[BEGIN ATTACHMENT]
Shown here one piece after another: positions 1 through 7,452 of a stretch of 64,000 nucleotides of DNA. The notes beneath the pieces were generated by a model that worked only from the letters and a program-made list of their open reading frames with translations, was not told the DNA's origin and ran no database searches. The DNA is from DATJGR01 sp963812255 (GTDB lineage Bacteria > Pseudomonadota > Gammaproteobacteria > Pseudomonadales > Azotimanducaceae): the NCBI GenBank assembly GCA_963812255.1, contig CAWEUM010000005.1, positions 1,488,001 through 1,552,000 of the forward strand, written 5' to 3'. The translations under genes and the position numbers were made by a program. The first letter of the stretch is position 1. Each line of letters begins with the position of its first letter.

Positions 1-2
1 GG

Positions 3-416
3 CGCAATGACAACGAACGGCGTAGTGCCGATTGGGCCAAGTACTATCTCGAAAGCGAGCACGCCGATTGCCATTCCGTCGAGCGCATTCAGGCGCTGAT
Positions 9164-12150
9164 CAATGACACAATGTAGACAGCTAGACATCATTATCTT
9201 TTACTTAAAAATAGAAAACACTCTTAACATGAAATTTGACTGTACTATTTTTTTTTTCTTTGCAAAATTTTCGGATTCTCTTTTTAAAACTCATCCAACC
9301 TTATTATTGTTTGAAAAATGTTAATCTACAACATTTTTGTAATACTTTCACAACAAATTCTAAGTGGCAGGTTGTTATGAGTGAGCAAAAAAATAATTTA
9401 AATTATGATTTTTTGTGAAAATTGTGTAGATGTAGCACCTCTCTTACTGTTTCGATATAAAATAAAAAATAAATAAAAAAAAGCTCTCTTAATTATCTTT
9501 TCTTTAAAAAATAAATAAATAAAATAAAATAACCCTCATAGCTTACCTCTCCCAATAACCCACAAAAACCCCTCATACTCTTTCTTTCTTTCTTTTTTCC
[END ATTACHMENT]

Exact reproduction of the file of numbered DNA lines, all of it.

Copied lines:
Shown here one piece after another: positions 1 through 7,452 of a stretch of 64,000 nucleotides of DNA. The notes beneath the pieces were generated by a model that worked only from the letters and a program-made list of their open reading frames with translations, was not told the DNA's origin and ran no database searches. The DNA is from DATJGR01 sp963812255 (GTDB lineage Bacteria > Pseudomonadota > Gammaproteobacteria > Pseudomonadales > Azotimanducaceae): the NCBI GenBank assembly GCA_963812255.1, contig CAWEUM010000005.1, positions 1,488,001 through 1,552,000 of the forward strand, written 5' to 3'. The translations under genes and the position numbers were made by a program. The first letter of the stretch is position 1. Each line of letters begins with the position of its first letter.

Positions 1-2
1 GG

Positions 3-416
3 CGCAATGACAACGAACGGCGTAGTGCCGATTGGGCCAAGTACTATCTCGAAAGCGAGCACGCCGATTGCCATTCCGTCGAGCGCATTCAGGCGCTGAT
Positions 9164-12150
9164 CAATGACACAATGTAGACAGCTAGACATCATTATCTT
9201 TTACTTAAAAATAGAAAACACTCTTAACATGAAATTTGACTGTACTATTTTTTTTTTCTTTGCAAAATTTTCGGATTCTCTTTTTAAAACTCATCCAACC
9301 TTATTATTGTTTGAAAAATGTTAATCTACAACATTTTTGTAATACTTTCACAACAAATTCTAAGTGGCAGGTTGTTATGAGTGAGCAAAAAAATAATTTA
9401 AATTATGATTTTTTGTGAAAATTGTGTAGATGTAGCACCTCTCTTACTGTTTCGATATAAAATAAAAAATAAATAAAAAAAAGCTCTCTTAATTATCTTT
9501 TCTTTAAAAAATAAATAAATAAAATAAAATAACCCTCATAGCTTACCTCTCCCAATAACCCACAAAAACCCCTCATACTCTTTCTTTCTTTCTTTTTTCC